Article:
KSAM as an organizational change: making the transition
Once convinced of the efficacy of KSAM, companies need to consider how to achieve the vision that academics have painted for them, but the literature has very little to say about how to make the change. Success is not guaranteed. This paper looks at the journey to best practice KSAM and identifies early and later phases of activity that mark the development of the organization as a KSAM operator. The different elements and actions that comprise these phases are determined in terms of strategy and planning, organization and culture, and processes.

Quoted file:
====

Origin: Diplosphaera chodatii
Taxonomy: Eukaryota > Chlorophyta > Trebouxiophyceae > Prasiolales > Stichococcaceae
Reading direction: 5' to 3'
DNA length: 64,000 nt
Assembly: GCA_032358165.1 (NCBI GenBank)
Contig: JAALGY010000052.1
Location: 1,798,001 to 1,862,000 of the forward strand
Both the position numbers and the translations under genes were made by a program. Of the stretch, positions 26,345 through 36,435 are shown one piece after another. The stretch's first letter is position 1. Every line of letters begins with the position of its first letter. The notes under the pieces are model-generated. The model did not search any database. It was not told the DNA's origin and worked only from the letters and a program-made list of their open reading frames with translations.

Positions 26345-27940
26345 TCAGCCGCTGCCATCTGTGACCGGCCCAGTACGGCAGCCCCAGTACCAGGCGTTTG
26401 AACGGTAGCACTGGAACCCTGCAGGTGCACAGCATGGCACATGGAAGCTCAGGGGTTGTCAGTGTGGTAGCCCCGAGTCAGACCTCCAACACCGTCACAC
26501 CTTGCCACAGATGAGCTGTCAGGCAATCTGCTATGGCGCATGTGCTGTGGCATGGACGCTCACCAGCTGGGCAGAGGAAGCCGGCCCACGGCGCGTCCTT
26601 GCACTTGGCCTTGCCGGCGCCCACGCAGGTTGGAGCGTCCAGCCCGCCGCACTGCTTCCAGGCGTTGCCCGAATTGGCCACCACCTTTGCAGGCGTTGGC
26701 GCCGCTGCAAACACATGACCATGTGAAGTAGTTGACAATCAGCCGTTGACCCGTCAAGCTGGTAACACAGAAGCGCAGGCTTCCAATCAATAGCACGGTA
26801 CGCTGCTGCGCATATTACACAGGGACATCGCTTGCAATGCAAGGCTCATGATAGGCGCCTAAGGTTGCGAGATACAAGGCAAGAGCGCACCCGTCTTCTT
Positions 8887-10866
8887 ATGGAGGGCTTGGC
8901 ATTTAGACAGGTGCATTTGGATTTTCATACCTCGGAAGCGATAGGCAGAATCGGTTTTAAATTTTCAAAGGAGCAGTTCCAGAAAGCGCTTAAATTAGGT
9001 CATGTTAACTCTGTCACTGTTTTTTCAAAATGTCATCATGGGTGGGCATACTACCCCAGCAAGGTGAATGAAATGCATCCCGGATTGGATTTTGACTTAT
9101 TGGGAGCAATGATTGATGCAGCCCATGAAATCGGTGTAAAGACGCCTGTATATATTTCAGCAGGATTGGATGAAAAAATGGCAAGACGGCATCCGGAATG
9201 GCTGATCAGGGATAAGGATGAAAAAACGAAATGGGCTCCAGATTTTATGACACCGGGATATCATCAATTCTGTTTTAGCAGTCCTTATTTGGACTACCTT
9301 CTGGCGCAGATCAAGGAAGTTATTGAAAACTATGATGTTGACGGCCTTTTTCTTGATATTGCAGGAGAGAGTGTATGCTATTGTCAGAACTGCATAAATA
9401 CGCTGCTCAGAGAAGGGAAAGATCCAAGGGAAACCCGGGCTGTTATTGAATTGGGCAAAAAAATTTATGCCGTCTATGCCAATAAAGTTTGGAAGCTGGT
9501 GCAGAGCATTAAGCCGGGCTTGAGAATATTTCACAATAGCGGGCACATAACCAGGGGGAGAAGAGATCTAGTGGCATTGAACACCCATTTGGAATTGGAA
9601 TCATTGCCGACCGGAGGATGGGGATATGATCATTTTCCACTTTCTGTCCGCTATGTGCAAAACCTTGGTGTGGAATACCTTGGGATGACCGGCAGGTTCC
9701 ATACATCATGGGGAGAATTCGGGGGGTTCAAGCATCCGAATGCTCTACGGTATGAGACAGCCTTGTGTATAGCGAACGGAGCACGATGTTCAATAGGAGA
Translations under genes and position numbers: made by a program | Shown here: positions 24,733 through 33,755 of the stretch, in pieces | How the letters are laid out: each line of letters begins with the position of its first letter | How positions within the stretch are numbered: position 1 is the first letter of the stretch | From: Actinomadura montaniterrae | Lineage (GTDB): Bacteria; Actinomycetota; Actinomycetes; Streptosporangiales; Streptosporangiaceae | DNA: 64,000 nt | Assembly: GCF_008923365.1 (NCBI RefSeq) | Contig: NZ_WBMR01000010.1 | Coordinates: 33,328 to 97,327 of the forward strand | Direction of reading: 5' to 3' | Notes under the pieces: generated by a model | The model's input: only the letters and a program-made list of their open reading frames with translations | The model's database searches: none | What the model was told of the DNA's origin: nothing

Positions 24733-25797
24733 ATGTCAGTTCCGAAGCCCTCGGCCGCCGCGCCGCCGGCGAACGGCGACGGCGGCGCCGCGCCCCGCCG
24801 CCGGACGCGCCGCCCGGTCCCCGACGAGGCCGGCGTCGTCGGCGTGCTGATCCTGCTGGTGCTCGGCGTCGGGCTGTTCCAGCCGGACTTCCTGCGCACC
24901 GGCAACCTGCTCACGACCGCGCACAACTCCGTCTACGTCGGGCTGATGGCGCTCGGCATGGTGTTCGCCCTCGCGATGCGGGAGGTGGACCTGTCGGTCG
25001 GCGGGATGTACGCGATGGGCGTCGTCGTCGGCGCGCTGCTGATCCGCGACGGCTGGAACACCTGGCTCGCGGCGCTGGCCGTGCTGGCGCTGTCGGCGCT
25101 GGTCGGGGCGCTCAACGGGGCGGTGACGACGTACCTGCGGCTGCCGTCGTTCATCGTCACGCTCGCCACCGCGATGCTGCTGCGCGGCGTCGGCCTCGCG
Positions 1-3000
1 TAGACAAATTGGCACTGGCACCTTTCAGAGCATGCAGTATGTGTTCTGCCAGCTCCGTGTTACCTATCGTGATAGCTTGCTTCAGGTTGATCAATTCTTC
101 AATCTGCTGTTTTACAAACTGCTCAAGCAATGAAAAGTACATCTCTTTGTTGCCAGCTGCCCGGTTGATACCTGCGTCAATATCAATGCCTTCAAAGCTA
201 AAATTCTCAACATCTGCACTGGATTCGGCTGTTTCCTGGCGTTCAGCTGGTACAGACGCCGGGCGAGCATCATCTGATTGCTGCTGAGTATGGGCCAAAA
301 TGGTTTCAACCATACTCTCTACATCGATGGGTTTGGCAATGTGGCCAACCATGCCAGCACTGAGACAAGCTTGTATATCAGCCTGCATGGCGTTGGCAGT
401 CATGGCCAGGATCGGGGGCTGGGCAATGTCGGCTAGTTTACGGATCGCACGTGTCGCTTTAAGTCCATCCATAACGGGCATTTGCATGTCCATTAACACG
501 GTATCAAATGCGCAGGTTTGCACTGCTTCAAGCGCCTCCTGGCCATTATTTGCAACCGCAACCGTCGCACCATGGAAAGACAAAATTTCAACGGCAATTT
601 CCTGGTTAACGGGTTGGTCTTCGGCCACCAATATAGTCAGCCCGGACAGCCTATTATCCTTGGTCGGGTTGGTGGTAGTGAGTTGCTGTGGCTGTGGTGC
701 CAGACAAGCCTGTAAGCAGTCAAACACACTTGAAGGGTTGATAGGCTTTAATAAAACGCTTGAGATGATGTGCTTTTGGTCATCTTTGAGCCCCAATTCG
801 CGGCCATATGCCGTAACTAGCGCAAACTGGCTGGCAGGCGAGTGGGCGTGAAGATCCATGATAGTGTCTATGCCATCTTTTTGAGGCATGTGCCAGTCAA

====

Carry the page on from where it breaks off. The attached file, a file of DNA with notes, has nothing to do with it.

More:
Academic literature is largely focused on the very important need to paint the picture of how key strategic account management (KSAM) should look or does look. However, as increasing numbers of companies have ceased to challenge the KSAM vision and accepted the concept, their attention has shifted to issues of implementation and particularly how the transition can be achieved. Research has concentrated on inter-organizational relationships (e.g. Ford 1980; Gosman and Kelly 2000; Ivens and Pardo 2007; Millman and Wilson 1995) rather more than intra-organizational structures and adaptations for managing them (Kempeners and van der Hart 1999; Zupancic 2008).
Indeed, KSAM failure is not uncommon (Napolitano 1997; Wilson and Woodburn 2014) and companies are understandably anxious to avoid it, although academics may be more interested in examining ...